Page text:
April Yen A4 Lessons Learnt from Apology

Lessons learnt from Apology

What is the most difficult word to express? Not “I love you”, but “I am sorry”. <Sorry seems to be the hardest word~~>
Saying sorry to someone, we probably experienced a period of mental struggling, self-criticizing, and contemplation.
Well, to some, apology happens to be an easy job. When they’re informed that a mistake is made, “sorry” came out from their mouths; to them, apology is like a universal remote controller. Press the bottom, and the conflict is done! Obviously. the validity on apology is downgraded. I’m quite confident that, something important is missing:
To forgive or not, that is a question.”

It reminded me of an unflattering experience. When I was 14, one day when I walked myself home. There stood a man in my way, he was my club mate. He greeted me, asked me if I had time to help him deal with a problem. I said yes and followed him to the staircase. This place was seldom-used, for the dusts spread everywhere; the light is doomed, brooms put at the corner. At first, I thought he might have found a couple of stray kittens, so I asked him where the kittens were. He didn’t reply.

Instead, he threw my bags and stuffs aside, and started to finger my butt, waist and chest. I pushed him away, but didn’t succeed. He whispered thickly near my left ear, wanting me to have sex with him. He said that he liked me so much; he planned this for months and finally succeeded trapping me. I said: NO! He took out a knife and put it on my neck. He said nothing, but his behavior already said everything. I could felt the cold blaze wiggle on my skin. Within one second, all the strength to fight against terror had gone. I felt that I was totally helpless, alone, standing myself in front of a gigantic beast. No one came for help. I could only count on myself. I stared at him with all my anger. He stopped with confused eyes. Suddenly, he gathered his wits, and apologized to me with an overwhelming tone, he said that he was sorry for the evil deeds, and he hoped that I could forgive him.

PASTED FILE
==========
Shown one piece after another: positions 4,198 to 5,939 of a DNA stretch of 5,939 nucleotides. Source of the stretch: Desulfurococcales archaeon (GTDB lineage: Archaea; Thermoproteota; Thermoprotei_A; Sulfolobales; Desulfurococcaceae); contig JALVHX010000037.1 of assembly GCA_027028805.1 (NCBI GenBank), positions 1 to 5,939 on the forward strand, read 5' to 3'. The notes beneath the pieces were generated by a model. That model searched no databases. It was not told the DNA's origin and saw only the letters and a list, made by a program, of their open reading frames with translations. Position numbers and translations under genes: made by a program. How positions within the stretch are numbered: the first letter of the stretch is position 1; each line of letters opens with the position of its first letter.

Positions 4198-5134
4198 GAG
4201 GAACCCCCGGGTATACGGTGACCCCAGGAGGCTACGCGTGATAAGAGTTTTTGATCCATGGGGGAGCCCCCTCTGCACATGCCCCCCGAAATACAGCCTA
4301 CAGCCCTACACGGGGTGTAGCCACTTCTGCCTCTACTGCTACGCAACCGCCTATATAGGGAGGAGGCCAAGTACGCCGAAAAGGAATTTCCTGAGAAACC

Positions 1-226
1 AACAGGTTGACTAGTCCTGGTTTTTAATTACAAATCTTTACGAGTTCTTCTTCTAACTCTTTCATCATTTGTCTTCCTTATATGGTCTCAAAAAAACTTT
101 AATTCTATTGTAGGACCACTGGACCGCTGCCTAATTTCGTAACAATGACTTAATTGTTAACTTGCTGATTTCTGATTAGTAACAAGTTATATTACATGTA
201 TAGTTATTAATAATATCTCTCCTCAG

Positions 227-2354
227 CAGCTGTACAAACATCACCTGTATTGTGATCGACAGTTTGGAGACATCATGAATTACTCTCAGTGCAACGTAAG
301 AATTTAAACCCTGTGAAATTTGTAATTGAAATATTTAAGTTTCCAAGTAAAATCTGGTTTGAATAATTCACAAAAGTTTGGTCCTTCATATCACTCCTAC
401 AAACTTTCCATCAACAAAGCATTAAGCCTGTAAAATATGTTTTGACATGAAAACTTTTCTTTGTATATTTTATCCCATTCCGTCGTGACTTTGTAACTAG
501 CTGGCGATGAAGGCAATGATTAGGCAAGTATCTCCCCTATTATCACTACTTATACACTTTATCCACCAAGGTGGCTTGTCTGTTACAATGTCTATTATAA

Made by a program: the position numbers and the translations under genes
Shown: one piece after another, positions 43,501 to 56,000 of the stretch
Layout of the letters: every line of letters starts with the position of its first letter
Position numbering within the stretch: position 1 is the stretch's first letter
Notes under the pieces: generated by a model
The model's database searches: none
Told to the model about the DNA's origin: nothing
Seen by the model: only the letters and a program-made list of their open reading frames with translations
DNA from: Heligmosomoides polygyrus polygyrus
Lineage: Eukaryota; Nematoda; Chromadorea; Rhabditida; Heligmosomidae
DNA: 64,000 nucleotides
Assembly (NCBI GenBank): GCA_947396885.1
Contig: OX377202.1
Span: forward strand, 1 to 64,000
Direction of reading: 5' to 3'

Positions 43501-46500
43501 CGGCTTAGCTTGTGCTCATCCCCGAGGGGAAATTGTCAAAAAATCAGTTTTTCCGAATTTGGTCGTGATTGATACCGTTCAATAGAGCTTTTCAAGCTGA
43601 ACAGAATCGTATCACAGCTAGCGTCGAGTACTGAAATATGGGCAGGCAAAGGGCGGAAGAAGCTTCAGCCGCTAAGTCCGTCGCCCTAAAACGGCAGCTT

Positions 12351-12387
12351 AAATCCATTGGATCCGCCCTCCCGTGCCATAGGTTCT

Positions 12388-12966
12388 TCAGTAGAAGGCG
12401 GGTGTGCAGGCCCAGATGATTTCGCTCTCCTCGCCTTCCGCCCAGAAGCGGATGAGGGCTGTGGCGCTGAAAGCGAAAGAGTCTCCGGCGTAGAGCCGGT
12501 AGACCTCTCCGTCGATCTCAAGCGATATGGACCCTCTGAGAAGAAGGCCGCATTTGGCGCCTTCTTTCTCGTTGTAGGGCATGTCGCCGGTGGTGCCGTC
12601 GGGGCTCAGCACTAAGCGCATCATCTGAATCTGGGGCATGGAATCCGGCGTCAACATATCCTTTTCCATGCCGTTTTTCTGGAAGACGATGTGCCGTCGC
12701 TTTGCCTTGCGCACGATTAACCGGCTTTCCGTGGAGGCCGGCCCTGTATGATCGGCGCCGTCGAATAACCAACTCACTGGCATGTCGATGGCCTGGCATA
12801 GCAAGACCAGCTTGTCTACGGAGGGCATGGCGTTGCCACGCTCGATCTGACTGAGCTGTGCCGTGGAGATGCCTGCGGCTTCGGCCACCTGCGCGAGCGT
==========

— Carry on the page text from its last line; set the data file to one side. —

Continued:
I left unharmed, but totally collapsed. And I had no idea what to do next, how should I face this?

The very next day, he tried every possible way to contact me, just wanting to express how sorry he was. He found that it didn’t work. Whenever I stood in front of him, I remained silent as if I were dead. To some degrees, I was. Finally, he lost his temper, yelling at me: “I apologized to you anyway! Or what else can I do? Shall I buy an advertisement or keel down to beg? 

I swear, if I stayed any longer, I would do anything to hurt him at any cost. A couple of weeks later,  I wrote a letter to him, telling him what I thought: 

 
“I know you’re sorry. I know you would do anything to make up for me. I accept your apology; it doesn’t mean that you are forgiven. It’s easy for you to speak out; it’s difficult for me to swallow.

I forgive, for the sake of love and self-sacrifice; I refuse to forgive, because of self-protection. I said, “How could you justify your own behavior so easily and blamed me for not able to forgive?”

Should I be responsible for your crime?
Should I be responsible for forgiving?

IWhen making mistakes, people tend to feel guilty and ashamed, and they tried to explain; something got out of control, someone acted unexpectedly that makes me misbehaved. Nevertheless, these explanations hurt again. Why can’t they just shut up, swallow their pride and accept that they are wrong?

The true meaning of apology doesn’t stop at verbal part, but something deeper. To me, the healing process is like a marathon, took me a long period to help myself; and other people to regain confidence. I learned that, making mistakes is like external impact, disturbing the steadiness of a relation, and both sides to readjust in further.

Bear the insecurity and open to all possible results without old grievance, respect the other, no matter what his/her decision might be. Friendship continues or breaks, it should be taken up. It reminds me to apologize with serious attitude and appropriate manners. And I learned to see the meaning behind the wounds. Ten-year-long mental struggling and reflection, I finally say it out. 

Tonight, it’s a chance that allows me to wave it goodbye. It’s the chance for self-redemption.

At the end of 2013, it’s by far the most precious lesson I learned from fate. I thank it, for having me I thank fate for letting me accept the past, I no longer regard it as shame but a part of me. That’s what I want to share with you tonight. We might fall prey to taking the bravery by default, or fall of victims to e apologized. Both sides have something to learn and do. It’s only the beginning…

Toastmasters of the Evening.

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